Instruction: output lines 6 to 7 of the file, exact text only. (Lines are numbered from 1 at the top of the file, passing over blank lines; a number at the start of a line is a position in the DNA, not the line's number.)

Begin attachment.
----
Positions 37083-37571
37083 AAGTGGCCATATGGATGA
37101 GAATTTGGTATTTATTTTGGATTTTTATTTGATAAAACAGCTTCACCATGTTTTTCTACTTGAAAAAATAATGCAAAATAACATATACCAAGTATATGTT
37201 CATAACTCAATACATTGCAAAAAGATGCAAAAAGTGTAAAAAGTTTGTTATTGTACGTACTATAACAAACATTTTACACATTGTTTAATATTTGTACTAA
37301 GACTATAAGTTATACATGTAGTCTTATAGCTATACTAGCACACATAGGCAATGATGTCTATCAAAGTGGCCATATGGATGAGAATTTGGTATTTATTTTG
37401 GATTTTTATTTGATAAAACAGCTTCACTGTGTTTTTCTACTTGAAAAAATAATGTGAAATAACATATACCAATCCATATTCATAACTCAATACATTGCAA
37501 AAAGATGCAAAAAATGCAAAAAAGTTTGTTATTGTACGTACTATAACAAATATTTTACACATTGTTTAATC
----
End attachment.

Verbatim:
37401 GATTTTTATTTGATAAAACAGCTTCACTGTGTTTTTCTACTTGAAAAAATAATGTGAAATAACATATACCAATCCATATTCATAACTCAATACATTGCAA
37501 AAAGATGCAAAAAATGCAAAAAAGTTTGTTATTGTACGTACTATAACAAATATTTTACACATTGTTTAATC